U.S. Endangered Species Act Works, Study Finds
for National Geographic News
|April 18, 2005|
The longer an animal or plant species is protected under the U.S.
Endangered Species Act, the more likely it is to recover, a new study
says. The finding contradicts recent criticism that the act has returned
too few species to full health.
Researchers Martin Taylor, Kieran Suckling, and Jeffrey Rachlinski compared population trends of 1,095 listed species with three related factors: how long the species were listed, whether their habitat had been protected, and whether specific recovery plans were in place.
Overall, the study found that the Endangered Species Act (ESA) is effective, said Suckling, co-author of the study and policy director of the Center for Biological Diversity in Tucson, Arizona. The report is published in the April issue of the journal BioScience.
Three Key Factors
"We were able to identify three aspects that contribute to the act's success: recovery plans, critical habitat [protection], and the listing itself," he said. "Each of those has an independent contribution, and therefore we need to do more of those things."
Not everyone agrees that the ESA successfully preserves and protects wildlife. Critics argue that recovery of only 15 animals in 32 years indicates failure.
Suckling counters that the statistic is not a good measure of the act's effectiveness. "That would be like walking into an emergency room and saying, 'Look, everyone is sick. This hospital must be a failure.'"
A better measure, he said, is the extent to which the ESA is moving species toward recovery.
In particular, species that have had dedicated recovery plans in effect for two or more years showed greater rates of survival and recovery. Recovery plans lay out specific steps that need to be carried out to restore species to health.
Suckling adds that all recovery plans are not equal. Single-species recovery plans, for example, perform better than multispecies plans.
Since 2000, researchers noted, 73 percent of all new ESA recovery plans have been multispecies strategies.
"Wildlife agencies should reconsider the growing emphasis on multi-species plans, or at least take care to ensure that multi-species plans include the same level of attention to the needs of single species as is found in dedicated plans," the researchers write in the study.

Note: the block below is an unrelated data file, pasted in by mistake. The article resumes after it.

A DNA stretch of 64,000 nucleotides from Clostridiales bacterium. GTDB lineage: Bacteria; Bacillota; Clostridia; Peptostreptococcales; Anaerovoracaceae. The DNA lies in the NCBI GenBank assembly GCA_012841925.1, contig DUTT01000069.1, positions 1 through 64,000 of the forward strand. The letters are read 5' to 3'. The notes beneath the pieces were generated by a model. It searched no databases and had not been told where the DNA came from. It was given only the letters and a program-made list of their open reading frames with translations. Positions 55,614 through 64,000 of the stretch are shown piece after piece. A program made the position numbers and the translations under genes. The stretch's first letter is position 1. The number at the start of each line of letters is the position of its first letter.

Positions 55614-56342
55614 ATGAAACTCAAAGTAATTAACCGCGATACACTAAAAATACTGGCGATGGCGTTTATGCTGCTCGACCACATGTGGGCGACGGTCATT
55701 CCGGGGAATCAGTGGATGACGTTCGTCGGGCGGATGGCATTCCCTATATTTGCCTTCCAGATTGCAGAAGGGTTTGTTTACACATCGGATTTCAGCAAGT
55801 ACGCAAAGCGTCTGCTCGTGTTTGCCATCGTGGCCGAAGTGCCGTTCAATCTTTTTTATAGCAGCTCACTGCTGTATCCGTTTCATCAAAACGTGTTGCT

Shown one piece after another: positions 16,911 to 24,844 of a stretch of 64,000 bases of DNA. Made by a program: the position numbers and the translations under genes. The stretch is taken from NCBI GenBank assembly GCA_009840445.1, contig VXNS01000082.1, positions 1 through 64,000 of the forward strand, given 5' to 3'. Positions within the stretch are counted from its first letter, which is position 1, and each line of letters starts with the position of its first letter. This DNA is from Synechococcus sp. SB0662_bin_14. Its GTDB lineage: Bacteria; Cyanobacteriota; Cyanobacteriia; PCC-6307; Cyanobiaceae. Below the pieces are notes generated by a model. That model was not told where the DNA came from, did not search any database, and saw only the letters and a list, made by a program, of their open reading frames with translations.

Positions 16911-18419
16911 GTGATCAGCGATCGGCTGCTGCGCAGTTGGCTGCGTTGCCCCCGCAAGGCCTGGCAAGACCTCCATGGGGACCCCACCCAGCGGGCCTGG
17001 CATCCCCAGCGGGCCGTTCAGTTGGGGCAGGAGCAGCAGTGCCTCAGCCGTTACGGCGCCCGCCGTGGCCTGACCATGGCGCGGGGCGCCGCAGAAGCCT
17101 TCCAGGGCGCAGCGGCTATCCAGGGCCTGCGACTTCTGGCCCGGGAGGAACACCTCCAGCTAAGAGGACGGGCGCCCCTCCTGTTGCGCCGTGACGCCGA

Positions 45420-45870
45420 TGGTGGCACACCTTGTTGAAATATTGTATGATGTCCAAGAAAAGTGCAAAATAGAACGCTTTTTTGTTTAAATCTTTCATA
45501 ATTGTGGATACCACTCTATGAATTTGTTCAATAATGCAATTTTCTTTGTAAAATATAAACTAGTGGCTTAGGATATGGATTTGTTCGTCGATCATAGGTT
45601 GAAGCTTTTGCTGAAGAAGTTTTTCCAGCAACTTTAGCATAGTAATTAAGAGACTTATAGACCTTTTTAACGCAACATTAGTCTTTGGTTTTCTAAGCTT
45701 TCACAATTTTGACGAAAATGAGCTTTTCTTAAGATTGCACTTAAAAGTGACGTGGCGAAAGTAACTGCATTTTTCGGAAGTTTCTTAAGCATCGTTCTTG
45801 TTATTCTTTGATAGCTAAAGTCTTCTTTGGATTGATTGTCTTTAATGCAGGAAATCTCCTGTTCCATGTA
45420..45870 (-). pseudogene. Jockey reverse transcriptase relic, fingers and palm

Protecting "critical habitat"areas that have biological or physical features essential to conservationwas also found to assist survival and recovery efforts. Such habitats, though, have rarely been designated since 1986, when new regulations restricted the U.S. Fish and Wildlife Service's ability to establish critical habitats.
Suckling explained that the regulations, introduced by the administration of President Ronald Reagan, created a feeling that protection of habitat was a redundant, unnecessary, and expensive procedure. In the last four or five years, however, courts have repeatedly struck down the 1986 regulations.
Recently more than 350 new critical habitats have been designated, the researchers wrote. "Our results suggest that if this progress continues, the proportion of species with recovering trends will increase significantly."
Attorney Reed Hopper of the Pacific Legal Foundation, a California-based organization that defends private-property rights, isn't convinced that the study shows a positive correlation between species improvement and the designation of critical habitat.
As proof, he points to the Fish and Wildlife Service's online database. The database shows that only 2 of the 15 animal species that have fully recovered have had critical habitats designated for them.
"Just looking at correlations would suggest that species without critical habitat are seven times more likely to recover," he said. "The type of pseudoscience used in this report adds nothing to the public debate on the effectiveness of the Endangered Species Act."
In March, the Pacific Legal Foundation filed two lawsuits against the Fish and Wildlife Service over the designation of 42 critical habitats
"There is no rhyme or reason why some areas are designated as critical habitat and no meaningful evaluation of the real costs to society of these designations," Hopper said. "As a result, Californians pay more for their homes, face higher taxes, and have seen their property unnecessarily turned into what amounts to wildlife preserves."
The Pacific Legal Foundation says that the Fish and Wildlife Service, when determining critical habitats, does little more than guess where species live.
The legal action was filed on behalf of associations throughout California that represent farmers, ranchers, developers, and other business owners.
A spokesperson for the Fish and Wildlife Service said the agency does not comment on active lawsuits.
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